Western Pennsylvania is a great place for hiking. There are a variety of landscapes and habitats to explore, many interesting animals to see, and an abundance of trailheads and access points within a short drive of almost anywhere. Very little of Western Pennsylvania, though, is untouched by the over three hundred years of intense human use. Very few places are truly “wild” or “pristine”, but there is still a great deal of beauty and awe inspiring wonder to be found on its rocky ridges and in its wooded valleys.
My family and I have spent the last 25 years exploring and enjoying the hiking trails of Western Pennsylvania. Every hike reveals something new. There are an infinite number of ways to see Nature, and an infinite number of things to see. It is important to try to experience as many as possible in a lifetime.
When we go hiking we carry field guides, notebooks, hand lenses and binoculars. We have pencils and a digital camera at the ready to sketch and note and capture images. We are set to explore the very small and the very distant. Each hike reveals something new and unknown, to be admired and identified. Putting a name on something is a compelling process that connects us not only to the plant or animal but also to those people who came before us and who, often so very long ago, studied and named these species. In the hiking narratives, I have tried to use common names of the plants and animals whenever possible. I wanted to put up as few barriers as possible for the reader. The "Species List" and "Species Pages" provide more detailed information and scientific names.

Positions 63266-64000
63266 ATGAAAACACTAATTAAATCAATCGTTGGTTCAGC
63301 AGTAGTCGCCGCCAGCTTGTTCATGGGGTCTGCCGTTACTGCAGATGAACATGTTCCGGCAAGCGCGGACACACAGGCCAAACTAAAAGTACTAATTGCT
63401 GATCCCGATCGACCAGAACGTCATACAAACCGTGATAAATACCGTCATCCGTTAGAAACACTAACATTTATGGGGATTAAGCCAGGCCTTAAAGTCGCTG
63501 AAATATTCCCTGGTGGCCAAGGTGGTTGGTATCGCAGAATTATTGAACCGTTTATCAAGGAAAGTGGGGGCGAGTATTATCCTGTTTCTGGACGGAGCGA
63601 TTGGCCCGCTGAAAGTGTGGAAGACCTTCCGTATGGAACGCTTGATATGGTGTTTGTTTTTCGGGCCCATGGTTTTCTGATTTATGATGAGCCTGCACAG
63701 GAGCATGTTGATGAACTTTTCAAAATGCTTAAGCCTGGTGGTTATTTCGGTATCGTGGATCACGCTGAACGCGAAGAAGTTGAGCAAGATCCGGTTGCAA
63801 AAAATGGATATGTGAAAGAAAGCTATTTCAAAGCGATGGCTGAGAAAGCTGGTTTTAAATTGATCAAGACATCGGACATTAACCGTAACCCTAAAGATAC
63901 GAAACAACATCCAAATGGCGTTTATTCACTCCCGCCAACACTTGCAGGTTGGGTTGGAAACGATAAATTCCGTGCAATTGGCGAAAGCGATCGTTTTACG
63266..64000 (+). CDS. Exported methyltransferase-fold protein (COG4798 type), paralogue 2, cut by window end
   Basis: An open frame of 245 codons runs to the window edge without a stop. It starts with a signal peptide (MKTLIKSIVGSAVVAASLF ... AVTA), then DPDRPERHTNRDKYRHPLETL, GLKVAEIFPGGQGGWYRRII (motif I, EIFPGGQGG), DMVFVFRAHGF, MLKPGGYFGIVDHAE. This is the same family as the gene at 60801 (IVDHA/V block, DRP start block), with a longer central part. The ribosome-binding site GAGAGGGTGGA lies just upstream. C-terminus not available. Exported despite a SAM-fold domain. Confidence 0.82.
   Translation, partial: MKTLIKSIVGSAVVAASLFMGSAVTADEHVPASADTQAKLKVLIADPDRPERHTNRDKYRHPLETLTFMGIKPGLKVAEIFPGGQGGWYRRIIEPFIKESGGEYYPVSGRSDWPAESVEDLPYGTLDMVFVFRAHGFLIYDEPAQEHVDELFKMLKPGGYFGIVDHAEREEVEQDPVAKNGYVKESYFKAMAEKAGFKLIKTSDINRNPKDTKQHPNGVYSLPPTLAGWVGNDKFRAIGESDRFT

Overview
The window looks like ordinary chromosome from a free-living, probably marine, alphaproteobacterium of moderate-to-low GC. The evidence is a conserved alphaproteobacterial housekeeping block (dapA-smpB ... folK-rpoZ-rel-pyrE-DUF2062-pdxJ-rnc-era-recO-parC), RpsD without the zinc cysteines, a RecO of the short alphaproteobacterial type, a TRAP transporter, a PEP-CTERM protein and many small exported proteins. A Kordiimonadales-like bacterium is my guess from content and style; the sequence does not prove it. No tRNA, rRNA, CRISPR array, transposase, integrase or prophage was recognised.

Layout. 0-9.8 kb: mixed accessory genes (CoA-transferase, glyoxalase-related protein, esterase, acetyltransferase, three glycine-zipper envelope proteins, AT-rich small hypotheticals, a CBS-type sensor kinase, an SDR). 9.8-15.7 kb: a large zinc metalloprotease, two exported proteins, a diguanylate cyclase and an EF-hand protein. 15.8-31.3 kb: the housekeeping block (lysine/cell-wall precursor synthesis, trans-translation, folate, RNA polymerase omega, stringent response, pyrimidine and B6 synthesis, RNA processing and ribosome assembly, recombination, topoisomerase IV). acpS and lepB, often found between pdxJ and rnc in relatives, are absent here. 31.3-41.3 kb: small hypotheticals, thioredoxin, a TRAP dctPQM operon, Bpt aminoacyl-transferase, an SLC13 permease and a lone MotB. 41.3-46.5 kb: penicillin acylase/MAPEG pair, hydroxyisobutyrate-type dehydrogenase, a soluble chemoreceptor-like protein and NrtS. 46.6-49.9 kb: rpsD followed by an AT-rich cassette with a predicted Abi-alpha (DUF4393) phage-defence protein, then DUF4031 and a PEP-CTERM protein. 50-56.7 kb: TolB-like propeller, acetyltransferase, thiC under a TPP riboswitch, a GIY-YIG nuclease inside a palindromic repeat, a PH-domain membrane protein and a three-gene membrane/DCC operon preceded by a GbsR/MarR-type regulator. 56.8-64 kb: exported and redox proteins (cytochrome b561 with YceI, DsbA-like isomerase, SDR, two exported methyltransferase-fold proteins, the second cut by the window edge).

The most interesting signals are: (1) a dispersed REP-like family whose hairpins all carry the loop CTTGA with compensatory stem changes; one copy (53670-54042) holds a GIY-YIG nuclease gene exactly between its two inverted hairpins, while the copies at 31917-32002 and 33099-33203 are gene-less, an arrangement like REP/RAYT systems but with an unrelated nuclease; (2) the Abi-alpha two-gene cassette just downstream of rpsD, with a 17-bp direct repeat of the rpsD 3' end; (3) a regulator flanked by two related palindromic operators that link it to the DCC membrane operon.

A place is more than what you see before you. Everyplace has a human history, a “use” history, an ecological history. Everyplace also has a geological history that extends back over time spans about which our biological brains are capable of only dim conception. Whenever relevant, I have tried to include brief stories of the human, ecological, and geological pasts of the places of our hikes. These histories help to connect us to the vast continuities of our species and our planet.
This web site is dedicated to our children, Marian and Joe Hamilton. May they always find beauty and themselves in Nature.
This site is licensed under a Creative Commons license.